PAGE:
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Besides a literal “cost of diversity,” another major concern has been the figurative costs, in particular the displacement of people (mainly ethnic minorities and...

Br Grace Austin

Many critics have pointed out major issues due to LOCOG’s emphasis on diversity, most notably the rising price of the Games. The predicted cost of the London Olympics has risen by £2.37 billion initially to a predicted £24 billion, largely due to contracts that are essential for the games’ diversity targets. Stephen Frost, head of inclusion at the 2012 Games, noted at a Toronto supplier diversity conference in March that some of the successful bidders were more expensive than others, but were able to fulfill all of the accessibility issues that arose in making the games disability-friendly. Carmakers that signed contracts have also been asked to make vehicles adaptable for disabled drivers.

Besides a literal “cost of diversity,” another major concern has been the figurative costs, in particular the displacement of people (mainly ethnic minorities and the poor) and “improvement” of the city in preparation for the games. The formerly working class areas have been transformed through eviction of previous residents, the raising of tenant prices, and gentrification spurred by the Olympics. Many have praised this, including Frost, who cited the East End’s “real physical transformation” from “an urban desert.”

London’s East End is home to the highest concentrations of non-white residents. Newham, home to the Olympic Village, is the most ethnically diverse district in the country. Many are predicting these areas are becoming, and will become homogenous ethnically and economically, as is characteristic of similar neighborhoods in Olympic history. Many will continue to weigh in on, during and post-Olympics, the benefits (cleaned-up areas, new hospitals and medical centers) versus the perceived or real injustices (forced and unforced removal of inhabitants, gentrification) of the games on the city.

Diversity among leaders of the Olympics is another controversial and discussed issue. Lack of minority representation in board membership is a huge concern in the corporate world, as it is in the international sports world. According to a section of the ASA (Amateur Sports Act), the 1978 legislation which established the U.S. Olympic Committee and provides for national governing bodies for each Olympic sport, a sport group is governed by a board of directors “whose members are selected without regard to race, color, religion, national origin, or sex, except that, in sports where there are separate male and female programs, it provides for reasonable representation of both male and females on the board of directors.” At the U.S. Olympic Committee, boards are 91 percent white and membership is 85 percent white. Additionally, the organization reports 91 percent of USOC managers are white and more than half are men. Quite simply, these numbers do not reflect the demographics of American Olympic athletes.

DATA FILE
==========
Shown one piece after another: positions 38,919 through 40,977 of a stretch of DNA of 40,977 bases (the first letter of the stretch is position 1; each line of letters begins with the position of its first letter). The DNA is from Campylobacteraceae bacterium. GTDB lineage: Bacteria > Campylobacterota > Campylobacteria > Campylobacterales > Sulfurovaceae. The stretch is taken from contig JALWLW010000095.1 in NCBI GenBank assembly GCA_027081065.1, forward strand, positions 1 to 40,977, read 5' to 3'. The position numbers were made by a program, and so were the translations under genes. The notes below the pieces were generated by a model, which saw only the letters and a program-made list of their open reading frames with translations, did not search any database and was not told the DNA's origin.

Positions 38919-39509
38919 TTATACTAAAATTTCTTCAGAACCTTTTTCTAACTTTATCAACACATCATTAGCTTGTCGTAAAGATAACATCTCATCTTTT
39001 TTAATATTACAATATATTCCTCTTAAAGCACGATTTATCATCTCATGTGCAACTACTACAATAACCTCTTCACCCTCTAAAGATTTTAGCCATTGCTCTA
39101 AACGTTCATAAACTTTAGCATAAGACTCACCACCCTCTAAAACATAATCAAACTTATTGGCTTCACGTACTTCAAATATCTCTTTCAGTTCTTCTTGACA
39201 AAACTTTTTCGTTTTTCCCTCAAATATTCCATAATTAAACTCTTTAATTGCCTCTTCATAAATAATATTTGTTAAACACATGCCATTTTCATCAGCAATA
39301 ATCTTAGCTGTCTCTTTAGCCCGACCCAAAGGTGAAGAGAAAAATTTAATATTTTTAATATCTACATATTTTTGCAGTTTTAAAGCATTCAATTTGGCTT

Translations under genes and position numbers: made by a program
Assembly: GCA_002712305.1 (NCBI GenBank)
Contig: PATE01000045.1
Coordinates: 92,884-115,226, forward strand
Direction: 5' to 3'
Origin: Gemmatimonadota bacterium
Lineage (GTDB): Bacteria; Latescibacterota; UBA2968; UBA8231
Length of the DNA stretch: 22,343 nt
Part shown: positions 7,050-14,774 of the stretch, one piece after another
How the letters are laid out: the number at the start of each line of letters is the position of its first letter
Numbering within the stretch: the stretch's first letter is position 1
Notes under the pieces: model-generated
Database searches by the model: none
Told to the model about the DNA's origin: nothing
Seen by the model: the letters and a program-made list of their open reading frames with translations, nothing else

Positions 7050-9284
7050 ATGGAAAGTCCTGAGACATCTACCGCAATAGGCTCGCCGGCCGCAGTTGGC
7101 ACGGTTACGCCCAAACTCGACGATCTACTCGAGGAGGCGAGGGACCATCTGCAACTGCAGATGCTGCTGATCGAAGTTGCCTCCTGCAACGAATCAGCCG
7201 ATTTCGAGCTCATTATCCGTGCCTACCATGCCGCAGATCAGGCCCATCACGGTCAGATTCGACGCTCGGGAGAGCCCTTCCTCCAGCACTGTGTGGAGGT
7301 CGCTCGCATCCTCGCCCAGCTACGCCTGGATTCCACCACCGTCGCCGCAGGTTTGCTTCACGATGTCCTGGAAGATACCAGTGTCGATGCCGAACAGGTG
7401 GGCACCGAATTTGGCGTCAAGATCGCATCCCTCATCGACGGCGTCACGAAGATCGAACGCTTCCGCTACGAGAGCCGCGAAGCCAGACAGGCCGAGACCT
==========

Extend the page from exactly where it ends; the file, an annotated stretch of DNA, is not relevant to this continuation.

To combat this, the USOC convened a diversity working group, which offered recommendations to the USOC board in September 2011. Since then, the USOC has made steps towards hiring a chief diversity officer. In the USOC’s history, though, there has been only one black CEO, Lloyd Ward, and one female CEO, Stephanie Streeter, who both stayed less than eighteen months in their positions. Many critics have pointed out that congressional oversight is needed, which could help make the Amateur Sports Act more effective at pushing minority and female leaders into board positions. Others see progress as slow but steady, with groups like USA Basketball, with its three Caucasian females and five African Americans, serving as models for other NGBs. It remains to be seen if the boards will become more diverse, or at the least, representative of the athletes they govern.

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